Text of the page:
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Huntington's Disease Like-2 (HDL2) is a rare autosomal dominant genetic disease caused by a mutation in the JPH3 gene. The Huntington's Disease (HD) phenocopy has the greatest clinical resemblance to HD, but its neurocognitive characterisation is poorly researched. This study reports on the neurocognitive profile of seven HDL2 patients including preserved functions, deficits and dissociations (classical and strong) and provides a general characterisation of the cognitive dysfunction of HDL2 in relation to the progression of the disease. The neuropsychological performance of seven HDL2 patients were compared to one of four control groups, matched by age and level of education using a Single Case-Control design. All patients were polyglots and with public education (primary and secondary). Deficits, as well as classical and strong dissociations within each case profile, were identified by implementing Crawford and Howell's (1998) t-test and the Revised Standardized Difference Test (Crawford and Garthwaite, 2005), respectively. The HDL2 neurocognitive syndrome is heterogeneous with a variable rate of progression, with the psychomotor and dexterity domain consistently and severely impaired. HDL2 has a heterogeneous impact on cognitive functions from early stages in the disease, which evolve to dementia in a non-uniform manner, in keeping with preferential damage in the cerebrocortical-basal ganglia-thalamus-cerebrocortical circuit. Copyright © 2019 Elsevier Ltd. All rights reserved.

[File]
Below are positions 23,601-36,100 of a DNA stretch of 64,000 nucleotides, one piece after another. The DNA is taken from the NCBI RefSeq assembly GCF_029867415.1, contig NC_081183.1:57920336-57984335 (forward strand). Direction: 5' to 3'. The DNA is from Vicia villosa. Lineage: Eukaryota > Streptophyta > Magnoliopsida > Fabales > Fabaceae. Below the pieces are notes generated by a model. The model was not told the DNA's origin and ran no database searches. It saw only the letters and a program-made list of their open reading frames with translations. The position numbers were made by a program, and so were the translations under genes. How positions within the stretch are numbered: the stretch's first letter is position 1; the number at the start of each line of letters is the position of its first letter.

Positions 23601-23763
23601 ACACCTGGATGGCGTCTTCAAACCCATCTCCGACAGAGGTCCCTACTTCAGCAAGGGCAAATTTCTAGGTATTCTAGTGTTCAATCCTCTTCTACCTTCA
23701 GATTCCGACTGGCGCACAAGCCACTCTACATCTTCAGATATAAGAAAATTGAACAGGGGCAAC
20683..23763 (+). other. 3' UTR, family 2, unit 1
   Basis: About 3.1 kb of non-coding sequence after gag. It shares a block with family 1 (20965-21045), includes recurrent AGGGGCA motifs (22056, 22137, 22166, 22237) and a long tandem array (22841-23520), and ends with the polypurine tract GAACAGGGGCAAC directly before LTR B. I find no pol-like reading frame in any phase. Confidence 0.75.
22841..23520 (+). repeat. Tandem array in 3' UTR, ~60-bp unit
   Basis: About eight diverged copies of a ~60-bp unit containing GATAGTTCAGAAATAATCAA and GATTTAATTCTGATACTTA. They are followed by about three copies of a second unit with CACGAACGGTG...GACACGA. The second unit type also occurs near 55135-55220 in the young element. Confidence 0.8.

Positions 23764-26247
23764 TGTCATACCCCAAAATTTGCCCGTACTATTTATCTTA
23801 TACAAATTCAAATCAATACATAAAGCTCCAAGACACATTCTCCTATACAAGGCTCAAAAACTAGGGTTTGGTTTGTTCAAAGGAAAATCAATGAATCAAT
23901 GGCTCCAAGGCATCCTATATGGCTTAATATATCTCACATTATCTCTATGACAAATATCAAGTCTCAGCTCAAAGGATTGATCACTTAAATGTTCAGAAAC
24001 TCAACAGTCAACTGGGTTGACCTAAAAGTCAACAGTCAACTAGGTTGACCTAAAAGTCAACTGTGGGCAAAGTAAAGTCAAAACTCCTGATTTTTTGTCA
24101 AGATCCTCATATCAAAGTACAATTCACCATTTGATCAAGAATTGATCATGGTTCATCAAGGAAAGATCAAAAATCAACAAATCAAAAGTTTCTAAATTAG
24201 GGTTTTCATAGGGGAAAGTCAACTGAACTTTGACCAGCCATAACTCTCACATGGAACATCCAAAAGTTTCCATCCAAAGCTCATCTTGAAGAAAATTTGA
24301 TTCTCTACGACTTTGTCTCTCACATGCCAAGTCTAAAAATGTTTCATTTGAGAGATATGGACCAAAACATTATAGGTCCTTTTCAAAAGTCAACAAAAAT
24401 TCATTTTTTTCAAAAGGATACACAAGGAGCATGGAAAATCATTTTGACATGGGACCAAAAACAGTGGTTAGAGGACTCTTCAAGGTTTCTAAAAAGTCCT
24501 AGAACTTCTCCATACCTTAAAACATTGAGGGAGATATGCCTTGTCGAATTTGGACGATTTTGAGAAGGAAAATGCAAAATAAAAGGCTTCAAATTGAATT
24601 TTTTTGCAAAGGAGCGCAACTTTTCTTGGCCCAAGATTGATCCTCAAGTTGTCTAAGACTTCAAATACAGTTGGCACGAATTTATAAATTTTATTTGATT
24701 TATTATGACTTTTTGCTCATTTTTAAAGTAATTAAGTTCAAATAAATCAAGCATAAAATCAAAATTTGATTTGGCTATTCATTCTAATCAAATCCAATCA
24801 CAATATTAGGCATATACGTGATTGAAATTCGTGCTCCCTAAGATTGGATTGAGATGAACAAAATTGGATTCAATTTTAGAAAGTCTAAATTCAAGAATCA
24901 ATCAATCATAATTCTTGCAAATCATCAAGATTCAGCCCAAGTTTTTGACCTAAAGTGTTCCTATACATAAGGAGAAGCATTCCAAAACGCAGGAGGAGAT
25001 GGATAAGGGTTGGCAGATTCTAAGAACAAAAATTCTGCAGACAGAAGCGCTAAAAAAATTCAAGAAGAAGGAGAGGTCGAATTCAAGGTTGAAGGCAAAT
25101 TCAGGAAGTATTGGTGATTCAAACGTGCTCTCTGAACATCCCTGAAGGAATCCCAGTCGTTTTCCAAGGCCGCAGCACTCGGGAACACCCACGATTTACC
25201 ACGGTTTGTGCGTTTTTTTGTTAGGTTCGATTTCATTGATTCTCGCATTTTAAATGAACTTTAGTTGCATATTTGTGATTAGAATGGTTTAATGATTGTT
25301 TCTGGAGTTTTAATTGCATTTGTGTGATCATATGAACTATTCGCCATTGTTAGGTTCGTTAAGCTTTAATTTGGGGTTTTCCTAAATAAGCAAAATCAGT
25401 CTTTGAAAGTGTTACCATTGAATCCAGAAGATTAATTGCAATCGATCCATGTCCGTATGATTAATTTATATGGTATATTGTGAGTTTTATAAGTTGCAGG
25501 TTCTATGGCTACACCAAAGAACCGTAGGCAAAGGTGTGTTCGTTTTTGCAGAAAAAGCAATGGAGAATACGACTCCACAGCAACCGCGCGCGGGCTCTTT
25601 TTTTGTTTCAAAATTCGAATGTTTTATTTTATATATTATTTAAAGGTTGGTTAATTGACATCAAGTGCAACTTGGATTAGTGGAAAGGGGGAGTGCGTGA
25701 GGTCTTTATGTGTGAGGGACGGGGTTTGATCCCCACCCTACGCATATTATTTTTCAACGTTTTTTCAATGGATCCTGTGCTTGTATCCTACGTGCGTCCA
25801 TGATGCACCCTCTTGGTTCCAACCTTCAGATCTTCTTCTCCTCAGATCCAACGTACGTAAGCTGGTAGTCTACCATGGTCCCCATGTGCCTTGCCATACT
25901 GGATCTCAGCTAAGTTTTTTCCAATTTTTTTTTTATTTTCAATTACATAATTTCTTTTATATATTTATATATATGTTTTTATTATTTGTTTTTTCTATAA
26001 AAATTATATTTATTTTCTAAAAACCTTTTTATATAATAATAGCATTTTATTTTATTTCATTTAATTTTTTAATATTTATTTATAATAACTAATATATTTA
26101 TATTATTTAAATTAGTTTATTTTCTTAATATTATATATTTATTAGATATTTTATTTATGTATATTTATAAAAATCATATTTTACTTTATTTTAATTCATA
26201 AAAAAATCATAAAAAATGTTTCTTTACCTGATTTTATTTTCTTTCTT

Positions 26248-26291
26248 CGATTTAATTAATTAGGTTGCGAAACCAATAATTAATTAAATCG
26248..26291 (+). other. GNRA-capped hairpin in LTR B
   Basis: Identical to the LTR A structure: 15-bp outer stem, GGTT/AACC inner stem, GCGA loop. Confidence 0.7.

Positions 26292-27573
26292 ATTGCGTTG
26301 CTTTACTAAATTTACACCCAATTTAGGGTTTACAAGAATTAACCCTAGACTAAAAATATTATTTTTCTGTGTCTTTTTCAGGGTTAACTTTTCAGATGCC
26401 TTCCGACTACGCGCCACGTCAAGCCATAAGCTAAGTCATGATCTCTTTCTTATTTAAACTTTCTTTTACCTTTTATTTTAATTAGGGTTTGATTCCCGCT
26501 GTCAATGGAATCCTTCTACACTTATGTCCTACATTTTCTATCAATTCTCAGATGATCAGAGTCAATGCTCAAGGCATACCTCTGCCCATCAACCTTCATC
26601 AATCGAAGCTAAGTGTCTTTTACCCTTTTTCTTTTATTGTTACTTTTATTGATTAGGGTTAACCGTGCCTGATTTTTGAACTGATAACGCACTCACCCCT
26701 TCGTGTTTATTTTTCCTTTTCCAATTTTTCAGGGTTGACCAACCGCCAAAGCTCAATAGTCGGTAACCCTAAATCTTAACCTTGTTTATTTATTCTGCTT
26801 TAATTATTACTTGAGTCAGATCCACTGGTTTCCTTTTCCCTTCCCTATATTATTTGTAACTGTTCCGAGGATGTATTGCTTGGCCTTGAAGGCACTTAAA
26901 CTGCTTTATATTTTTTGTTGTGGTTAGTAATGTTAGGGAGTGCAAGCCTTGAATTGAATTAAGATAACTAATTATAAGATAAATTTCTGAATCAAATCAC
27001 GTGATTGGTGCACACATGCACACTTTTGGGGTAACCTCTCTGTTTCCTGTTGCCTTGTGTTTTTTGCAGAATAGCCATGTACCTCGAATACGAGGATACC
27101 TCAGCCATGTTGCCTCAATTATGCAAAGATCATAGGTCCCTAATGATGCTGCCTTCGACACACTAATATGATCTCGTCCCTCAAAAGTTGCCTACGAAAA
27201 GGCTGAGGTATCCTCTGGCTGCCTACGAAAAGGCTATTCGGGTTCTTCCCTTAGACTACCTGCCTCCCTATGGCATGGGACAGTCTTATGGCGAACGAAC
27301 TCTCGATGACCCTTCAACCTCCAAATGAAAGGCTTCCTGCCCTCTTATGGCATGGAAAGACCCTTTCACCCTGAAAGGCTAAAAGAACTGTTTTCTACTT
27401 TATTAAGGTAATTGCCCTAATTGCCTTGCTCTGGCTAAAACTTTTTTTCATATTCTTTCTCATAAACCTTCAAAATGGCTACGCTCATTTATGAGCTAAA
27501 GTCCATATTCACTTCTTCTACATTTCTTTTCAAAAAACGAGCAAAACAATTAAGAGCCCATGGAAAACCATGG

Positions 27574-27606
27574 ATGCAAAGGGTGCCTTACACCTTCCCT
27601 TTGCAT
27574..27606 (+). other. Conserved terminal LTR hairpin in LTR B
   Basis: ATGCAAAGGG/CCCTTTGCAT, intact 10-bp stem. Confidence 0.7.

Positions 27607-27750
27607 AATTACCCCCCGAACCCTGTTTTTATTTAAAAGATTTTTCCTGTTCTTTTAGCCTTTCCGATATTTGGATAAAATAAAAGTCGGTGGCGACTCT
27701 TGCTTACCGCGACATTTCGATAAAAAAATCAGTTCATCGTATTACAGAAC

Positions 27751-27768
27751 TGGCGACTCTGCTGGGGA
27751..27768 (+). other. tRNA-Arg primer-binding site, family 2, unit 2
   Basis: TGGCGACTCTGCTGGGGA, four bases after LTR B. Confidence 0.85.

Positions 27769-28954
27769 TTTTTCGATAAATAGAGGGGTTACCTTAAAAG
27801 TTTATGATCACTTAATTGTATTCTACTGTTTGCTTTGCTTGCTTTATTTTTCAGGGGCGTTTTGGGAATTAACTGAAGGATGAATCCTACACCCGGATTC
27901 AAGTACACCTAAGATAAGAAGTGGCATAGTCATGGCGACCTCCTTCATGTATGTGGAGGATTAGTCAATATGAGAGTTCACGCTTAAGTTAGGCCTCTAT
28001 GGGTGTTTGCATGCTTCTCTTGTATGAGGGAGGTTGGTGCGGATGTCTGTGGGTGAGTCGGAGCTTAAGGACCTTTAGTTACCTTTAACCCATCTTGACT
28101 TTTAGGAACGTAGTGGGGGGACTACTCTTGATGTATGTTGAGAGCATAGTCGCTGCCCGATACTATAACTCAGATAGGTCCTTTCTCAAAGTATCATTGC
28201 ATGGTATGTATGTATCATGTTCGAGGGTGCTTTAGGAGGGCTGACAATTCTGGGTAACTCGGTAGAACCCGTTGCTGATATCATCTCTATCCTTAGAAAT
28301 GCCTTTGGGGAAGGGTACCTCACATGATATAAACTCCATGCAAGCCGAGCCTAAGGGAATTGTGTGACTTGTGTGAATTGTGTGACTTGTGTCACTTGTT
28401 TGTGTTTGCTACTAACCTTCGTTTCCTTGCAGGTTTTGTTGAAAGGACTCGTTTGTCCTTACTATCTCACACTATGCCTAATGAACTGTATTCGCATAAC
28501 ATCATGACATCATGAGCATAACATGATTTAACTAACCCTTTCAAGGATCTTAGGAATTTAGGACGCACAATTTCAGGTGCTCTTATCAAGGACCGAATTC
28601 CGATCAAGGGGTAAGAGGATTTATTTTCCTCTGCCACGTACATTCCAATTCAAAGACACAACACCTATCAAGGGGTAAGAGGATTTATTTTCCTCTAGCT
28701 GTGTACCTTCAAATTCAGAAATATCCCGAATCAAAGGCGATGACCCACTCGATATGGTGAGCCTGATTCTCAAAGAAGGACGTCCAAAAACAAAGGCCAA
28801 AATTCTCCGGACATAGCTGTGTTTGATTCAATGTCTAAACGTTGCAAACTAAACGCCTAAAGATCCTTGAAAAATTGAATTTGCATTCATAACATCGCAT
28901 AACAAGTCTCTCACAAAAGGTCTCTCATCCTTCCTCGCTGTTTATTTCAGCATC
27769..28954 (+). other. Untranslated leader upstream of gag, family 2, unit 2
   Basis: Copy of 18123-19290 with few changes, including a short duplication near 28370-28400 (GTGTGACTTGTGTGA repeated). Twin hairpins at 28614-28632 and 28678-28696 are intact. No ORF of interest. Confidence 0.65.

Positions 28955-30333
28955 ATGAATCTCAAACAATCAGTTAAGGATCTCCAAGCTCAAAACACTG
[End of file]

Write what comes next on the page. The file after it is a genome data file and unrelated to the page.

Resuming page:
Aline Ferreira-Correia, David G Anderson, Kate Cockcroft, Amanda Krause. The neuropsychological deficits and dissociations in Huntington Disease-Like 2: A series of case-control studies. Neuropsychologia. 2020 Jan;136:107238

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PMID: 31704316

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